How to Interview an Apprentice

May 23, in Employer Help

Interviewing the apprentice is an important step in the apprentice hire process. It’s your best chance to speak to the applicant and find out firsthand more about their personality, interests, skills and experience. Making sure that you read the applicant right can be the difference between hiring a fantastic applicant and one that doesn’t work too well for you.

This blog will give you a couple of tips on how to interview an applicant and some sample interview questions for employers to ensure you’re asking the right questions.

1. Read the Resume Beforehand

Some employers make the mistake of not reading the applicant’s resume beforehand. This poses major problems, the biggest being you won’t know a thing about the applicant. Perhaps you were only tasked to interview the applicant while someone else from human resources scanned the resumes and cover letters. Not reading the resume beforehand can actually hinder the interview process as you will be unprepared and unable to maximise your opportunity to gain real insights into the interviewee.

Before the scheduled interview, read the resumes thoroughly. Spot possible problem areas and good points about the applicant. Make a list of things on their resume that you would like to know more about and think about some specific questions you would like to ask the applicant, referencing their resume.

2. Be Approachable

This isn’t an interrogation. So remember to be approachable and cordial. While every employer will develop their own style when it comes to how to interview an applicant, you need to foster an open dialogue between yourself and the interviewee. The more difficult you are to talk to, the harder time the applicant will have in answering your questions. Do you really want to scare the applicants away or do you want them to work for you?

3. Remember Whom You Are Talking To

You’re going to be interviewing young apprentices, mostly between 17 and 21 years old. Remember you are talking to young adults and tailor your questions appropriately. Don’t give them questions they have no chance of answering.

Some Example Questions You Could Ask

Now that you have some tips on how to interview an apprentice, here are some good interview questions for employers that you could ask apprentices.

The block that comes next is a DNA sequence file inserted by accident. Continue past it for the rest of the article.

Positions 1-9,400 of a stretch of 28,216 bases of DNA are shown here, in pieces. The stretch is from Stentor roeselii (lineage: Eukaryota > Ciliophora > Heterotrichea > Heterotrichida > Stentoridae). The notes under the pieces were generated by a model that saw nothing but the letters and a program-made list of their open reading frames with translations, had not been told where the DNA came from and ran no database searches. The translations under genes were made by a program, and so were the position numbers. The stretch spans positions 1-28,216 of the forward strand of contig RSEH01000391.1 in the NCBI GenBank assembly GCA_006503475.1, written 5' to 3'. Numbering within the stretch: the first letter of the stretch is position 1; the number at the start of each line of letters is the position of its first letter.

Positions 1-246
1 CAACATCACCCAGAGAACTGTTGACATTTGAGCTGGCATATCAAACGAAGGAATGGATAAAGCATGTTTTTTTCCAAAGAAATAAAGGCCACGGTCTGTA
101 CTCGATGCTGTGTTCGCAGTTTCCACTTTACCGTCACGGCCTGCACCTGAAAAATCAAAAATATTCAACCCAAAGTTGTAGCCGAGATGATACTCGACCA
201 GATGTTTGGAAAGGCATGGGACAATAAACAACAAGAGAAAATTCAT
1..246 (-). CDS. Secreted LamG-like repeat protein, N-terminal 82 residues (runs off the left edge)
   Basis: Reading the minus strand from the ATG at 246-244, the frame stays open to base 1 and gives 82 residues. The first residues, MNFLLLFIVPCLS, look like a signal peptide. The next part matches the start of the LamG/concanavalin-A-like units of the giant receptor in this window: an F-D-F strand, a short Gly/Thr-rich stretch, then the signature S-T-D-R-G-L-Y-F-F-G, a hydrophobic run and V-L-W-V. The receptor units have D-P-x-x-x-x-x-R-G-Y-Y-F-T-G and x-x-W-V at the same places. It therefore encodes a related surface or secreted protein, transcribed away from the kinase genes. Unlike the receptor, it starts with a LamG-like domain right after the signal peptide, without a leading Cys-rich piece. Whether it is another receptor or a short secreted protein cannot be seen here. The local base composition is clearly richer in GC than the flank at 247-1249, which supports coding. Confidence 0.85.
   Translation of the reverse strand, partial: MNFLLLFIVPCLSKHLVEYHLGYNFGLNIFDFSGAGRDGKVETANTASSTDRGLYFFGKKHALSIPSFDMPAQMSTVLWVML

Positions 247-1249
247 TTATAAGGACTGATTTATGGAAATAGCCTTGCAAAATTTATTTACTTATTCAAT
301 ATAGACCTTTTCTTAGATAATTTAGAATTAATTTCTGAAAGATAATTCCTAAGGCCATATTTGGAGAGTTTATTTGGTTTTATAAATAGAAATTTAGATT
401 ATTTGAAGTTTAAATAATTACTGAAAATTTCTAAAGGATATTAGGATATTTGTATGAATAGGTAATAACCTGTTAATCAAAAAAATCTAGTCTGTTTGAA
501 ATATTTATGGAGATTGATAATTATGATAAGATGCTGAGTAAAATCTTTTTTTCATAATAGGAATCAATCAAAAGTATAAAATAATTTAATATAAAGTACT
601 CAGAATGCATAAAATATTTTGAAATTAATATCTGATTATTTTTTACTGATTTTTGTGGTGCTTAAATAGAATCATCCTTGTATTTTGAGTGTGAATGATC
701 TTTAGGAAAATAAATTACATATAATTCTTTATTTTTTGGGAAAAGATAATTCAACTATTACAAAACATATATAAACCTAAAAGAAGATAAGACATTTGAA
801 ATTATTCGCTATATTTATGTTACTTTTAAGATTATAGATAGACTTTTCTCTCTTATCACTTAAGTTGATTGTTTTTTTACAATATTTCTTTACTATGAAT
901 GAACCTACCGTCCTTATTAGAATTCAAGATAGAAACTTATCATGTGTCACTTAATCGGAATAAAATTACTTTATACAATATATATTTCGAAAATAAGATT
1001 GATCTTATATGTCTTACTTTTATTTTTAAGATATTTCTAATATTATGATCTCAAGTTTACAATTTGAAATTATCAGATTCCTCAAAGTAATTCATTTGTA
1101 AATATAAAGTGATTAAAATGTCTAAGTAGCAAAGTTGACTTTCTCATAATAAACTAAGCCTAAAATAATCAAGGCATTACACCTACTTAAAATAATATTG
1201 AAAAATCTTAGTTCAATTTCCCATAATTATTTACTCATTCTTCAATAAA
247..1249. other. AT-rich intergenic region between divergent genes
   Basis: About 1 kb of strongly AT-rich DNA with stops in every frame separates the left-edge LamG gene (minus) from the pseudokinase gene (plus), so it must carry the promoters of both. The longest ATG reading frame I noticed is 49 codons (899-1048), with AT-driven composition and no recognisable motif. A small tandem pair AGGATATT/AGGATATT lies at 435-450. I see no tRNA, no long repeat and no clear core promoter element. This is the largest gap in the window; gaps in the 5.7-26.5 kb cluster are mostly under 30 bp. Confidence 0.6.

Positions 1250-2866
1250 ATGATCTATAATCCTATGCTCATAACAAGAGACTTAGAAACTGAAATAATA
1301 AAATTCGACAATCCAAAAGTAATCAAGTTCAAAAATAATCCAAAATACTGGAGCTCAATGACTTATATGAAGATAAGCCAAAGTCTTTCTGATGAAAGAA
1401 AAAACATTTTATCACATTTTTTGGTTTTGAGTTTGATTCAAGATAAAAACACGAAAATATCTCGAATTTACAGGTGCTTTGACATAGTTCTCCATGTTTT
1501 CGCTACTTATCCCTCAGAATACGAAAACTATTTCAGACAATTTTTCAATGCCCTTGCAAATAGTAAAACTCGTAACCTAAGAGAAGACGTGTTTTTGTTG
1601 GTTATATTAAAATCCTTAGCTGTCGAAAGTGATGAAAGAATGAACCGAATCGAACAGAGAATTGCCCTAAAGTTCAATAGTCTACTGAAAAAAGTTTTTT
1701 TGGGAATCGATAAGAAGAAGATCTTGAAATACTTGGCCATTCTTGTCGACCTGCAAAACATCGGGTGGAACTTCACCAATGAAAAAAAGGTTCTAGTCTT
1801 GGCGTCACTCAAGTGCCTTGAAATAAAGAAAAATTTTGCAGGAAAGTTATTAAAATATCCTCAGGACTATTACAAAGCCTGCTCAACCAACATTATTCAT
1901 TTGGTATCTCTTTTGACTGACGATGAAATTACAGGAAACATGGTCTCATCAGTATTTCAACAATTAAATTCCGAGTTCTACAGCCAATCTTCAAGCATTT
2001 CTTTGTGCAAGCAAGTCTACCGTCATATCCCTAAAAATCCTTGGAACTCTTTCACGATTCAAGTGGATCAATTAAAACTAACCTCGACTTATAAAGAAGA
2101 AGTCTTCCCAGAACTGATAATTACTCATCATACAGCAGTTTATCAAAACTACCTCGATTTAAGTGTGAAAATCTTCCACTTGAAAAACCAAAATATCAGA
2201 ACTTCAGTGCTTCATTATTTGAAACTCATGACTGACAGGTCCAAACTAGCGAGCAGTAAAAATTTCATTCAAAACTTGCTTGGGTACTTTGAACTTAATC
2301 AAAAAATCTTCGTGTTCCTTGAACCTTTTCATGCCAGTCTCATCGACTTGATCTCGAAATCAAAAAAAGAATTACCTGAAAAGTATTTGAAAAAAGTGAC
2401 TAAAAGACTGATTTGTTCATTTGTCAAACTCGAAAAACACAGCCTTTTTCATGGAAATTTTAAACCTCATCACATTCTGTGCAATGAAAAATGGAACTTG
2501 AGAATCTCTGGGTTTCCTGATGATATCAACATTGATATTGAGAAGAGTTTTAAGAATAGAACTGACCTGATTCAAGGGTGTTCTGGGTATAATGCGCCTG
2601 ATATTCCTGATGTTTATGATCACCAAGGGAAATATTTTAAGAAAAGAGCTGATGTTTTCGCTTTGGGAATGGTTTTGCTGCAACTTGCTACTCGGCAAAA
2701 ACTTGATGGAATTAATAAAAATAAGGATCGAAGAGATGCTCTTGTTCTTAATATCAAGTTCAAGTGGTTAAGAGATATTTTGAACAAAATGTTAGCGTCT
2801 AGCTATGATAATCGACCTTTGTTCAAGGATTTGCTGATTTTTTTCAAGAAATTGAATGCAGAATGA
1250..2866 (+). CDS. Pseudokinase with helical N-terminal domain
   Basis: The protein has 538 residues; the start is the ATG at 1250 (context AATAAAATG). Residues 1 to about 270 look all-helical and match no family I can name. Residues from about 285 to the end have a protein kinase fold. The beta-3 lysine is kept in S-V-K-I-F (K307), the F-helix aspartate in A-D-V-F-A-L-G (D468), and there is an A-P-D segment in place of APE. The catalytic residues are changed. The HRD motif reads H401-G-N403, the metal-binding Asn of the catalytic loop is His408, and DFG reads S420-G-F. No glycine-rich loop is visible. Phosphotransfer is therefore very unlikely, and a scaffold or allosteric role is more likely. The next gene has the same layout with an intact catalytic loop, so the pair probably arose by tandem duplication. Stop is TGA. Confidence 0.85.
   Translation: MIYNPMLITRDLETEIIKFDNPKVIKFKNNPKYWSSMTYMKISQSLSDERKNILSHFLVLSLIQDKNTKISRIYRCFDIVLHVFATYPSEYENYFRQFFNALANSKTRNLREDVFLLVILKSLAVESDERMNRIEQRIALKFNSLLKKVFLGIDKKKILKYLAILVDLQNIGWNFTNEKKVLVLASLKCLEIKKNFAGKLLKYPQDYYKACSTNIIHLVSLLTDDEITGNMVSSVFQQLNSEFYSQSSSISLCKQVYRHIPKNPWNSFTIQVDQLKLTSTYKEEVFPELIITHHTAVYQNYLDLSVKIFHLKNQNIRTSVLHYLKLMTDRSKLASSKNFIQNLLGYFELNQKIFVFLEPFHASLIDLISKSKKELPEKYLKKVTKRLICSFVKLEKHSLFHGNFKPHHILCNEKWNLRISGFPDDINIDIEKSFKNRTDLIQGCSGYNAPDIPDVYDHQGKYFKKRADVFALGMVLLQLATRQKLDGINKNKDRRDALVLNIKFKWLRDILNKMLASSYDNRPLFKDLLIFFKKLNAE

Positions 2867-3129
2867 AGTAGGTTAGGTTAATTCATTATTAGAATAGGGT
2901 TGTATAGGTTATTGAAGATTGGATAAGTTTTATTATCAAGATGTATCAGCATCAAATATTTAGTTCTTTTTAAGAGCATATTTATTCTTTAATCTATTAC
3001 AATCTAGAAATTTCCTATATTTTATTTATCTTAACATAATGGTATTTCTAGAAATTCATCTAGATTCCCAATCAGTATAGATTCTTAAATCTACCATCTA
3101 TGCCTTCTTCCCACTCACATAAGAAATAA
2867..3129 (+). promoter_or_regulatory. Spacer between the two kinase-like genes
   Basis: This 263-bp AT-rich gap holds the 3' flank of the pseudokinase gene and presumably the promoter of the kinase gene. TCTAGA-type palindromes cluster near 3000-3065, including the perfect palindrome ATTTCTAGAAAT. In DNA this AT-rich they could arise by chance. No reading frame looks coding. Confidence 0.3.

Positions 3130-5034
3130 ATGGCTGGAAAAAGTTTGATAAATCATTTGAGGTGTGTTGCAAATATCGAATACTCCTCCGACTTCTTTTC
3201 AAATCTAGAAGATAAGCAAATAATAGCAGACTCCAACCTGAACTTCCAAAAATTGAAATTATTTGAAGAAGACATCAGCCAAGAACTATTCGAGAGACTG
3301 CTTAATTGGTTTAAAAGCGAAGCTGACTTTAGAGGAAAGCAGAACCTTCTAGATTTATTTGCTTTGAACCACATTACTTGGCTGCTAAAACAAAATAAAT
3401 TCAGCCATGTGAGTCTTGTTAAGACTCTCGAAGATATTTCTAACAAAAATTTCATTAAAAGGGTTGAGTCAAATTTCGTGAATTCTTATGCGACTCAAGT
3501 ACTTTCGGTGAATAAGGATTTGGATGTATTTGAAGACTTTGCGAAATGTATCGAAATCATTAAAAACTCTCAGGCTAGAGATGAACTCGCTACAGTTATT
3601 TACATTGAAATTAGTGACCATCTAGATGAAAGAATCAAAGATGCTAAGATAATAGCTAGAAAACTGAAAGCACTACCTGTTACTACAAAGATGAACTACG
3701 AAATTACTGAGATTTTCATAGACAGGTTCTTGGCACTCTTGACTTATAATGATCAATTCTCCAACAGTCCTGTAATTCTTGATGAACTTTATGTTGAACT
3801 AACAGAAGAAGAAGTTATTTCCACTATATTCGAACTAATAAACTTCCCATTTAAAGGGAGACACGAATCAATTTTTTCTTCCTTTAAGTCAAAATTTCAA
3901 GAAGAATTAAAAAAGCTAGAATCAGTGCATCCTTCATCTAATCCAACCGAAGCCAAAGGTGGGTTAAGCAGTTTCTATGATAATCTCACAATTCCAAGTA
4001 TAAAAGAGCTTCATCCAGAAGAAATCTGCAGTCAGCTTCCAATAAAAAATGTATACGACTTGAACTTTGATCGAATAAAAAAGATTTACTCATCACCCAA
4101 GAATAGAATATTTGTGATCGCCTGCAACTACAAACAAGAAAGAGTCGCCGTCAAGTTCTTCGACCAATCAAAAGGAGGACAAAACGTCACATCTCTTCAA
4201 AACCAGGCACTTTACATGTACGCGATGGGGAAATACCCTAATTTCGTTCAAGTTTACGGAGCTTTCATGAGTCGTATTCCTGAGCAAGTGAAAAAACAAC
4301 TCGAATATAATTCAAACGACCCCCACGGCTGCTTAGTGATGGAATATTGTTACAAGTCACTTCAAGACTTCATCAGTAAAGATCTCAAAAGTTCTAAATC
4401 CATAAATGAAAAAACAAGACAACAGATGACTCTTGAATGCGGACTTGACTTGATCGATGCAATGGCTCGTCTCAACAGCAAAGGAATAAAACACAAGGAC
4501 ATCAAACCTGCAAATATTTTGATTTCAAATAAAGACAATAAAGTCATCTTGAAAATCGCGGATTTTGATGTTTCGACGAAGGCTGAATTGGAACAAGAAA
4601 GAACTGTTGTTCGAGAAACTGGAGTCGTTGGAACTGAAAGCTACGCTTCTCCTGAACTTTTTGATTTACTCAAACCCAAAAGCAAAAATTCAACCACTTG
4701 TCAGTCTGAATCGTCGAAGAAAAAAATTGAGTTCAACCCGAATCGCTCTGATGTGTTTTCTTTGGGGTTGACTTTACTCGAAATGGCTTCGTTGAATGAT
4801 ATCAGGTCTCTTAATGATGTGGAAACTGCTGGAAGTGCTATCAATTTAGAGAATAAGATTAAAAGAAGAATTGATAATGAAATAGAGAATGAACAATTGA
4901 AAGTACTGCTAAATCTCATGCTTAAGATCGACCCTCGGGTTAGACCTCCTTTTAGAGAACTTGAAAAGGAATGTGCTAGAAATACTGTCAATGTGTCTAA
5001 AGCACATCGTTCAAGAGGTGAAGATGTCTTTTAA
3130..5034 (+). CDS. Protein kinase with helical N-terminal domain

What do you know about our company?

This is one of the best interview questions for employers, as employers can find out how interested the applicant is about their company and how they have prepared for the interview. It’s a good sign when applicants know a bit about your company. It means they’re interested in working in your company specifically and not just getting a job. Being prepared shows they are serious about working for you and keen to join your team.

Why do you want to work for our company and what makes you a qualified candidate?

By putting the applicant on the spot, you will be able to see how they react when posed with a problem. The information that you get from watching them answer your questions is just as important as the answers themselves. This makes this question on of the important interview questions for employers.

What are your main strengths and weaknesses?

An oldie but a goodie; this is a great question to really challenge interviewees and learn more about their skills and competencies. The strengths part should be pretty standard and easy for the interviewee to answer, but many people find it quite difficult to state their weaknesses. Don’t accept answers like “My biggest weakness is that I am a perfectionist” – that’s not what you’re looking for. What you are looking for is for the applicant to state their weakness and explain how they are working on improving them. After all, no one is perfect and it’s good to find out up front what their weaknesses may be.

Interviewing the applicant correctly is a great way to make sure that you are hiring a valuable addition to your team. Pay close attention to your questions, their answers and their reactions. You can glean a lot of information regarding a person this way.